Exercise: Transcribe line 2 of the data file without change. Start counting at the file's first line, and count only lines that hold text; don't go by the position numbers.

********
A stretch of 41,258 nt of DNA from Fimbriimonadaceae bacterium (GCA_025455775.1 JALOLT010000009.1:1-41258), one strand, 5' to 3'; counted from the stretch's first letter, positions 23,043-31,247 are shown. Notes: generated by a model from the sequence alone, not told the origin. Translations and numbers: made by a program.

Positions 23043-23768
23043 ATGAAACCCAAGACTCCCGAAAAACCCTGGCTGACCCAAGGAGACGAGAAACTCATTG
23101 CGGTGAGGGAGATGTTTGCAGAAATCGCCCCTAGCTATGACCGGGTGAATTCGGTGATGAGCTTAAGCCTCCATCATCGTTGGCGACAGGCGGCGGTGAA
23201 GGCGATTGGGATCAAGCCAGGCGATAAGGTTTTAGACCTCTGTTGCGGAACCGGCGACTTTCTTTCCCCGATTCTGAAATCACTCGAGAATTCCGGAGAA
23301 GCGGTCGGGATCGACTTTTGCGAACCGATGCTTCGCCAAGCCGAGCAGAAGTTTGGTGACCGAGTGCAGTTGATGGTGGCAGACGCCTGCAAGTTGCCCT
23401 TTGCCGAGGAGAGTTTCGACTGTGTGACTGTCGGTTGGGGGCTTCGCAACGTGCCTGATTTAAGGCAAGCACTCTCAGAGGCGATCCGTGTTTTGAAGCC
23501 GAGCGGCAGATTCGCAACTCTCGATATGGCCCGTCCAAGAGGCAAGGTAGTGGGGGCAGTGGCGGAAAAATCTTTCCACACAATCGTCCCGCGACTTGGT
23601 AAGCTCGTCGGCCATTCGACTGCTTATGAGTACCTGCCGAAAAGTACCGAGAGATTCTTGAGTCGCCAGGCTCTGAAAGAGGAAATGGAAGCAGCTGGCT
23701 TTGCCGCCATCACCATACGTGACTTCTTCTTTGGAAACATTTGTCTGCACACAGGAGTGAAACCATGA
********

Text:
Positions 23043-23768